Greatness in Their Blood

No. 263

by Jacquelyn Procter Reeves

Among the items in the Patton Museum and Center of Leadership in Fort Knox, Kentucky is a saddle that General George Smith Patton III had used in his youth. It was his grandfather’s saddle, and Col. George Patton was on that saddle when he was mortally wounded on September 19, 1864 at the age of 33. He died a few days later, September 25, from infection.

Col. George Patton, a native of Fredericksburg, Virginia, graduate of Virginia Military Institute, and member of the 22nd Virginia, was a casualty of the Third Battle of Winchester. He was buried in Winchester at the Stonewall Confederate Cemetery. After the Civil War ended, Col. Patton’s widow moved her children to California. Perhaps the memories and devastation in Virginia were too much to bear. Her husband was one of seven brothers who fought in the war, including brother-in-law Waller Tazewell Patton, killed during Pickett’s Charge at the Battle of Gettysburg.

Fifty-four years plus one day later, on September 26, 1918, some of the bloodiest fighting was underway in the Argonne Forest in France. Colonel George Patton III, then almost 33-years-old, commanded a tank battalion when he was wounded in the leg by German machine-gun fire. He lay in a shell hole for several hours and wondered if the shadow of death would soon be upon him. No doubt his thoughts turned to his grandfather, who had also been wounded in the leg. The similarities were too much to ignore. The two men were the same age; both were colonels of the same name when they were shot, both were wounded in the leg and his grandfather had died 54 years earlier, almost to the day.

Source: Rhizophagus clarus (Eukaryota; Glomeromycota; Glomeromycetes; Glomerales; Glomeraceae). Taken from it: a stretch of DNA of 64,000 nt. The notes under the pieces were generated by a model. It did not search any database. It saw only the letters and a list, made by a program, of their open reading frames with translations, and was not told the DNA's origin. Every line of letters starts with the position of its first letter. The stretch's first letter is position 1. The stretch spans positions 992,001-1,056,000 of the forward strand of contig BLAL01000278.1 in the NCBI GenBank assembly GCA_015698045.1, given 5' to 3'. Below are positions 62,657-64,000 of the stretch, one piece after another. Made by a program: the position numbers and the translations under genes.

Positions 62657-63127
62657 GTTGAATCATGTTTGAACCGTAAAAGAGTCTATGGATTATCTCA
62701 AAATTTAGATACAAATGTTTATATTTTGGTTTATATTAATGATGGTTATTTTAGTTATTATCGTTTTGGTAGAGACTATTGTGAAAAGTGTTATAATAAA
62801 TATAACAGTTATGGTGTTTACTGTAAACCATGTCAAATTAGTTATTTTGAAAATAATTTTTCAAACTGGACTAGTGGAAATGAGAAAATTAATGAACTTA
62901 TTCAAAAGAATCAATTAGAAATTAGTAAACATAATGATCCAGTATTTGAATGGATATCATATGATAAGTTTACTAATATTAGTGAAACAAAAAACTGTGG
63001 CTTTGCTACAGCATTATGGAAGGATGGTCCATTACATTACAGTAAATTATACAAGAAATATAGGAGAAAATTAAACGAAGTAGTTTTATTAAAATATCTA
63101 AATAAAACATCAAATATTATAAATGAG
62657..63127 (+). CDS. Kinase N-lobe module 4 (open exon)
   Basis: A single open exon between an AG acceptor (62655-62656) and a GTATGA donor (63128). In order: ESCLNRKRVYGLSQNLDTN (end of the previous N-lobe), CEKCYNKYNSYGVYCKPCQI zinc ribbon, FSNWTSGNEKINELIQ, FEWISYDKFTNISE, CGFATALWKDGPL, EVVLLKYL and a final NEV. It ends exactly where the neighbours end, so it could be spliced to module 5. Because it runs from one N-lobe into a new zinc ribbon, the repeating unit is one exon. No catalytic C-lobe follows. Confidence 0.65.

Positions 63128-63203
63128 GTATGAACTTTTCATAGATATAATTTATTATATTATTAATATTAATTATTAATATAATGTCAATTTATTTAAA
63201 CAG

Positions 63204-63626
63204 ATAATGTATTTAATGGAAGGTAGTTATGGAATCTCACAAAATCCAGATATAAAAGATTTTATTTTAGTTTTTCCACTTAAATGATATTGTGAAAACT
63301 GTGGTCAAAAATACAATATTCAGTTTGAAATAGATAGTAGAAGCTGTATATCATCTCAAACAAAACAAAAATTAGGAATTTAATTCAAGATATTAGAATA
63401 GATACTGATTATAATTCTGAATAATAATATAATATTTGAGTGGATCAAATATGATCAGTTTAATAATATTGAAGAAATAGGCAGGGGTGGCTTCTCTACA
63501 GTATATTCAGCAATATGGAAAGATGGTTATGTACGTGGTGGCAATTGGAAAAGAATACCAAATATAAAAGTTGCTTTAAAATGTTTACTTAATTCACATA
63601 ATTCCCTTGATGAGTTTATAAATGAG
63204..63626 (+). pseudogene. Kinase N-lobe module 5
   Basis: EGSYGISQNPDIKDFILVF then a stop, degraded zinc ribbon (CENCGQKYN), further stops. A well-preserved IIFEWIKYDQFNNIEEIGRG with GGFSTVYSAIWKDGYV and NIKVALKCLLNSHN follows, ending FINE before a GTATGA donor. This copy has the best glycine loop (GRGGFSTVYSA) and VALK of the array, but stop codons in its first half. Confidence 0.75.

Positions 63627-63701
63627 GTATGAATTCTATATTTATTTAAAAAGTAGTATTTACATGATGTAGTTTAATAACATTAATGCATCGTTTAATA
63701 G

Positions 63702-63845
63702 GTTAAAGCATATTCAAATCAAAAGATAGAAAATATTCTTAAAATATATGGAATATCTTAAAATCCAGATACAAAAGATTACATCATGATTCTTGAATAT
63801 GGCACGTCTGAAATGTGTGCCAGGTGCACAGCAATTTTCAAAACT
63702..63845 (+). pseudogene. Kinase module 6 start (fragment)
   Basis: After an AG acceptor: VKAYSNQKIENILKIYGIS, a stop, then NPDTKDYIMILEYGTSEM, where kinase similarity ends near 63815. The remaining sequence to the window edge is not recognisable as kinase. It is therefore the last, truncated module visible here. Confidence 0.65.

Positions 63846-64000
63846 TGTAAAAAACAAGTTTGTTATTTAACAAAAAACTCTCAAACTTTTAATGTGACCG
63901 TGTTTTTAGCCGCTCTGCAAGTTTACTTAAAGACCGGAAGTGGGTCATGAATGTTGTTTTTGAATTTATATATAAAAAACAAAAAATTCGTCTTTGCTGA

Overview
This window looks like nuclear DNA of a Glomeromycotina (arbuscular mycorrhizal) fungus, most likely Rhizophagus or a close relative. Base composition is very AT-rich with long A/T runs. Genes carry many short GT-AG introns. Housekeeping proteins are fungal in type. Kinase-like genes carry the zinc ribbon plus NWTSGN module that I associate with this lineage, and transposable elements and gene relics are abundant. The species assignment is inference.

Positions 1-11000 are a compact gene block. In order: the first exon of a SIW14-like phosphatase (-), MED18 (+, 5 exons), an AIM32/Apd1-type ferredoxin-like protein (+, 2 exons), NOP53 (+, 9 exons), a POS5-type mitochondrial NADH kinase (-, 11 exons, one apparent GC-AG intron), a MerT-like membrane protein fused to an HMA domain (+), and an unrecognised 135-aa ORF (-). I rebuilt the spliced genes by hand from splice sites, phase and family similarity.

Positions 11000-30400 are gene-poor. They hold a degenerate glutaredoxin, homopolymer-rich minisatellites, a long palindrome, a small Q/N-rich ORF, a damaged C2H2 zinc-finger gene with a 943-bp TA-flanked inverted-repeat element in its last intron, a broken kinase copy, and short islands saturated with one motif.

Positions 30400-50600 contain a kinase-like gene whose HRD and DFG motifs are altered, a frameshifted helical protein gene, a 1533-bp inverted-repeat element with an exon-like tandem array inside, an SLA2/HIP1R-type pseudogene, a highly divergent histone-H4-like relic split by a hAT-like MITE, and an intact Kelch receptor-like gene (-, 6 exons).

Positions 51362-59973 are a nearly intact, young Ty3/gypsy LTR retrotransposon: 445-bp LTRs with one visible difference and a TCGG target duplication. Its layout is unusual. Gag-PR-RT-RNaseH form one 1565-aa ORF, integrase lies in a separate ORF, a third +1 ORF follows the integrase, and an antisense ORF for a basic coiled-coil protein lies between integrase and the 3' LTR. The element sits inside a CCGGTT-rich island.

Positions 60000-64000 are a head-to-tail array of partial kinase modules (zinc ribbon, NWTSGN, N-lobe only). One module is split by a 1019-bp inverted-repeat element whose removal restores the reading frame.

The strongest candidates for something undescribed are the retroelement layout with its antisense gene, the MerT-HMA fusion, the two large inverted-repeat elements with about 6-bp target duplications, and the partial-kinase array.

Perhaps it was from a loss of blood, or one of the visions he was known to have, but Patton was soon at peace. While lying in the foxhole, he saw the images of his ancestors who assured him that it was not yet his time to leave earth. Their comfort, and their approval, gave him the sense that there was still much for him to accomplish.

George Patton survived his wounds to become a controversial and much-celebrated general in World War II. He was born to lead others into battle, he felt, yet after surviving the many close calls that should have claimed his life, the circumstances of his death were relatively bizarre.

On December 8, 1945, General Patton and his chief of staff, Major General Hobart Gay, left in Patton’s 1938 Cadillac to go on a hunting trip. It was driven by Private First Class Horace Woodring. A 2.5 ton truck turned suddenly in front of them and the two vehicles collided. General Patton was paralyzed from the neck down. He was in traction for the next 12 days until he died in his sleep in a Heidelberg hospital on December 21, 1945. He was buried in the Luxembourg American Cemetery.